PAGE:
25 October 2004
Figure 4-2. Hydrologic Cycle of a Developed Environment
Source: McCuen, 1998.
While conventional approaches to stormwater management design typically
include only the hydrologic components of precipitation, runoff conveyance and storage
capacity within their scopes, LID design recognizes the significance of other
components of the hydrologic cycle as well. How these other components are actually
taken into account will depend on the information available and purpose of the design.
One LID design objective, for example, may be to maintain a natural groundwater
recharge rate for a given site. Determining the appropriate number, size, and location
of infiltration devices can require an extensive atmospheric data set (temperature and
precipitation) to calculate evapotranspiration rates, along with measures of soil hydraulic
The following section describes how LID design can make use of
precipitation, storage, infiltration, evaporation, and transpiration data. The discussion
includes a brief description of each of these types of data, and compares the use of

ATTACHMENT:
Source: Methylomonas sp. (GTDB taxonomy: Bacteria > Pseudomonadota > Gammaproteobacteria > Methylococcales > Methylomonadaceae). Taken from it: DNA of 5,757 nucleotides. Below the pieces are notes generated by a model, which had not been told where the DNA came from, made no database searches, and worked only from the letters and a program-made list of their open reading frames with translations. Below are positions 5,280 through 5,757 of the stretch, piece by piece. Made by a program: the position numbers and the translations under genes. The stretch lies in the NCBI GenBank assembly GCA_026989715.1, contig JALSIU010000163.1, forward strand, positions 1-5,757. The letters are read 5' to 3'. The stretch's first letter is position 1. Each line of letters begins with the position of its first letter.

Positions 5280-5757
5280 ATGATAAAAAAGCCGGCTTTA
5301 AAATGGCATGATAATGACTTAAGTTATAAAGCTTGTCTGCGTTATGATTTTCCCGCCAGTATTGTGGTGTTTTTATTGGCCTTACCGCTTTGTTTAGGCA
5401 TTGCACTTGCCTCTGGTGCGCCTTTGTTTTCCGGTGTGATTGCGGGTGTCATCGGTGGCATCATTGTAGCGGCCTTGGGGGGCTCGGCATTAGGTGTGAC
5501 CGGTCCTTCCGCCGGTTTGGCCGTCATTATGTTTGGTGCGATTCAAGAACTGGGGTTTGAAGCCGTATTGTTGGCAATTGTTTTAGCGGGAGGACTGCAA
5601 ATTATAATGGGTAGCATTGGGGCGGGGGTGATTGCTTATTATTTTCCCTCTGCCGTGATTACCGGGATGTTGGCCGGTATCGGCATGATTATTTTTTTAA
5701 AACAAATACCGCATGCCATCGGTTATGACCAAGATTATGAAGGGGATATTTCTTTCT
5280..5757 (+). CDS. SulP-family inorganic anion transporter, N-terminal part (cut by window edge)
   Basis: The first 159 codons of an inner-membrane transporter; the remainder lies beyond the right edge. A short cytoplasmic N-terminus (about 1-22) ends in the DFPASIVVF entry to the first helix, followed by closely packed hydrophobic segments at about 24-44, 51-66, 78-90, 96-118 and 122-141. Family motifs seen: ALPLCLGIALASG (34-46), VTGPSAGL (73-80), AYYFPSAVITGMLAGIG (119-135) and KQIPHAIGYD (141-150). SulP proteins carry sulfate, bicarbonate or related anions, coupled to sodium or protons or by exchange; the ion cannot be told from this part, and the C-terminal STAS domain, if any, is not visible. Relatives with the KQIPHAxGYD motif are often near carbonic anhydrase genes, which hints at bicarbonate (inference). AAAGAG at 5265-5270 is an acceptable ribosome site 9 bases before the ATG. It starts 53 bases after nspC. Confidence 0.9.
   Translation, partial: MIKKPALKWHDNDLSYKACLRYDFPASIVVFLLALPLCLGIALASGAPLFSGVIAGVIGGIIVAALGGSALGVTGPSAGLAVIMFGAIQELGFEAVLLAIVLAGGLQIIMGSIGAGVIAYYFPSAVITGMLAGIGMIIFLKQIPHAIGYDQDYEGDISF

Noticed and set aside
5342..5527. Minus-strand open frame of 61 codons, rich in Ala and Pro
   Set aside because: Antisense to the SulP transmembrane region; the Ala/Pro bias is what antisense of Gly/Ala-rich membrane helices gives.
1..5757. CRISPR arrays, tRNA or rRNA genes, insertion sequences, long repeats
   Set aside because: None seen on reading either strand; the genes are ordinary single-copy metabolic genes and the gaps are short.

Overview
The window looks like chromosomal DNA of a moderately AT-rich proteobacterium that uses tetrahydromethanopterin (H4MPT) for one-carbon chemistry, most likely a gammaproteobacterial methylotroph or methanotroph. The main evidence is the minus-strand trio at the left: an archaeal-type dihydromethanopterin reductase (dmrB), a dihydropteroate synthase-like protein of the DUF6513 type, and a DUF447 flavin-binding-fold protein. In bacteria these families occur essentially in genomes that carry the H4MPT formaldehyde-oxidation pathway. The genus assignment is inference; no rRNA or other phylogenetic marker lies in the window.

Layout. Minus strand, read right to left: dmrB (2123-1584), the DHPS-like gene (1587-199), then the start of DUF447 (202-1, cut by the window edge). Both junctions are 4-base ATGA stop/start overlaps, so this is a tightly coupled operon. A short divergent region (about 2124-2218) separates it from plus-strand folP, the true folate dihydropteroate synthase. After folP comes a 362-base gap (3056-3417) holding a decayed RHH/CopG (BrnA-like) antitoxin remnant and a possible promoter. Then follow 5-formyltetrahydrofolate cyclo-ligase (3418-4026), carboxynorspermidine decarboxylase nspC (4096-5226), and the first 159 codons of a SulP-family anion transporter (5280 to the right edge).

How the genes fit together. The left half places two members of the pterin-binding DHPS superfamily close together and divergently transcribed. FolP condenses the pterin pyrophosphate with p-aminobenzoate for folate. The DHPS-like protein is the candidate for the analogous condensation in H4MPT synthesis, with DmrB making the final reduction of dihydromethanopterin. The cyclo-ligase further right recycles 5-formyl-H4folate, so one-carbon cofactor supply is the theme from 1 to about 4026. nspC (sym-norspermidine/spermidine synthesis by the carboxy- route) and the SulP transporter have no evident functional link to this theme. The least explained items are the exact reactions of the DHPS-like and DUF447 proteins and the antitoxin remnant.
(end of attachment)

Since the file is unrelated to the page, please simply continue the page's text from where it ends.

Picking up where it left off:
these data from LID and conventional stormwater management perspectives.
PRECIPITATION DATA. Precipitation data is often analyzed in terms of the
location. Stormwater management designs may take into account the total annual
depths or the volume generated by a storm of a specific frequency and duration (e.g. 2-
year 24-hour storm event). Hydrologic models may use precipitation data to develop a
synthetic design storm that reflects the pattern and intensity of precipitation for the
project location region or use actual gage data from a given storm event.
The level of detail and accuracy of data used is dependent on the requirements of the
hydrologic model. For example, to develop a simple water balance for on-site irrigation
only a few years of annual rainfall totals may be required. Some advanced urban